Customers at food trucks may soon be able to recycle on-site, after the Austin City Council voted Thursday to ask the city manager to create an ordinance enabling food trucks to provide recycling and composting receptacles.
The council’s vote, which was in keeping with the Austin Resource Recovery Department’s Zero Waste Master Plan, asked city manager Marc Ott to present a draft of the ordinance to the council on May 22.
The current health code hinders food trucks from providing adequate recycling options for customers, according to Jessica King, division manager for the Austin Resources Recovery department.
“Right now, the health code and the new building code do not allow [food trucks] to place additional containers separate from their trailers,” King said. “Everything has to be attached to their trailers … it’s not as convenient as they would like it to be.”
King said the city of Austin manages 25 percent of the waste generated by the community and the other 75 percent is managed by the private sector. Because of this, King said, the Zero Waste Advisory Commission — which doesn’t have the power to require food trucks to provide these bins — focuses on making recommendations based on infrastructure, outreach prospects and implementation plans.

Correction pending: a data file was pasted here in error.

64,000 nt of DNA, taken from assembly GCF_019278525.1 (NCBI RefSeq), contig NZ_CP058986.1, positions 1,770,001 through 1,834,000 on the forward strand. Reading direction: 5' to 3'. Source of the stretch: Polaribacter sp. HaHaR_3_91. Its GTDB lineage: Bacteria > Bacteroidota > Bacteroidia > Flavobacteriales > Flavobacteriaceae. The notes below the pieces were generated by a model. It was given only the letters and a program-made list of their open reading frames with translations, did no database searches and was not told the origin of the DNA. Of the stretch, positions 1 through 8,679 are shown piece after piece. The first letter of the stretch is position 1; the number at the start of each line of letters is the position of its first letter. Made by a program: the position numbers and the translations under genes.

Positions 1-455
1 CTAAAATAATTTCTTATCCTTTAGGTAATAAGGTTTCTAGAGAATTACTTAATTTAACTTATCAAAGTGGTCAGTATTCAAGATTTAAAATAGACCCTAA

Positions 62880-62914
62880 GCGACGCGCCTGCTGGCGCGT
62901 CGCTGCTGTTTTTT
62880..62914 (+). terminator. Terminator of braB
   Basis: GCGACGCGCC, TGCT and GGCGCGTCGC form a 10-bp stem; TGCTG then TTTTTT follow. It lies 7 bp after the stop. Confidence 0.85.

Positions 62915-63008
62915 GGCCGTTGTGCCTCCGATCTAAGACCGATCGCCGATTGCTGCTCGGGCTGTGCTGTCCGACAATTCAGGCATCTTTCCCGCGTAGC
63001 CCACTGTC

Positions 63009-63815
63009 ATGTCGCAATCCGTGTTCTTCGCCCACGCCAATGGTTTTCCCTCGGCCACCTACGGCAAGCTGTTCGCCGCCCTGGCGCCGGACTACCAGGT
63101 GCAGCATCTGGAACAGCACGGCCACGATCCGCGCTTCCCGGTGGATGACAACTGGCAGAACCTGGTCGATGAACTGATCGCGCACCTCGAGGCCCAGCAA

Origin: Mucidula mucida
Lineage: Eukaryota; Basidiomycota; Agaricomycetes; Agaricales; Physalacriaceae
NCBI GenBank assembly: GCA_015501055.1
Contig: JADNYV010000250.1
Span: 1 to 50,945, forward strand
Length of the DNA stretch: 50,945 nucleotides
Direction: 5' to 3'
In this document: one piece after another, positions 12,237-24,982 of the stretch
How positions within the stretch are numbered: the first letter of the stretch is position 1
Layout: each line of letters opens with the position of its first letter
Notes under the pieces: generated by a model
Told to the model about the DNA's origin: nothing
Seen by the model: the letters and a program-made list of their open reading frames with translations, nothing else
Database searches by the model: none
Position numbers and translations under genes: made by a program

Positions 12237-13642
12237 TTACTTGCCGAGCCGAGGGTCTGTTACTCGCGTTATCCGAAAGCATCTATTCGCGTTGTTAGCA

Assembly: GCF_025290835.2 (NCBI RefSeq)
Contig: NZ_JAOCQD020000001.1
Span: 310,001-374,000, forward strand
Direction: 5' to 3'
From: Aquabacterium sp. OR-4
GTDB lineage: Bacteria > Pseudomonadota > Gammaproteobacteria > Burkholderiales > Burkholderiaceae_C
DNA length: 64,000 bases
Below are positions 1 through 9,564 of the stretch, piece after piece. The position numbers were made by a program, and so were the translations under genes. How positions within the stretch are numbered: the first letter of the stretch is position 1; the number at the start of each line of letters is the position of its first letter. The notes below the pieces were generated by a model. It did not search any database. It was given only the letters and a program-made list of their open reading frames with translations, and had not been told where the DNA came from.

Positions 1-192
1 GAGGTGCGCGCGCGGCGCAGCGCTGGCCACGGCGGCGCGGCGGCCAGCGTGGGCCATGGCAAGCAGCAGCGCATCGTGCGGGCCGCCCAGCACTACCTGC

In the Rancho Rio Eatery, a food trailer park in West Campus, vendors such as Korean Komfort can recycle because the park management provides recycling bins for the food trucks in that area. Korean Komfort owner Paul Cho said his employees do their best to recycle plastic bottles, cardboard boxes, glass and any other recyclable materials.
Cho said although he supports recycling efforts, he is more concerned about finding a way to dispose of the wastewater each truck creates.
“If there was a city ordinance in place or a service that provides for the collection of this wastewater it would benefit all truck and trailer operators,” Cho said.
Mechanical engineering senior Robin Zou said he visits the West Campus trucks every month. He said more recycling options would be good, especially in a city like Austin.
“Food trucks are very popular in this city since people come here for events like ACL and South By [Southwest], so it’s important for us to be environmentally conscious and show everyone how to recycle and that Austin recycles,” Zou said.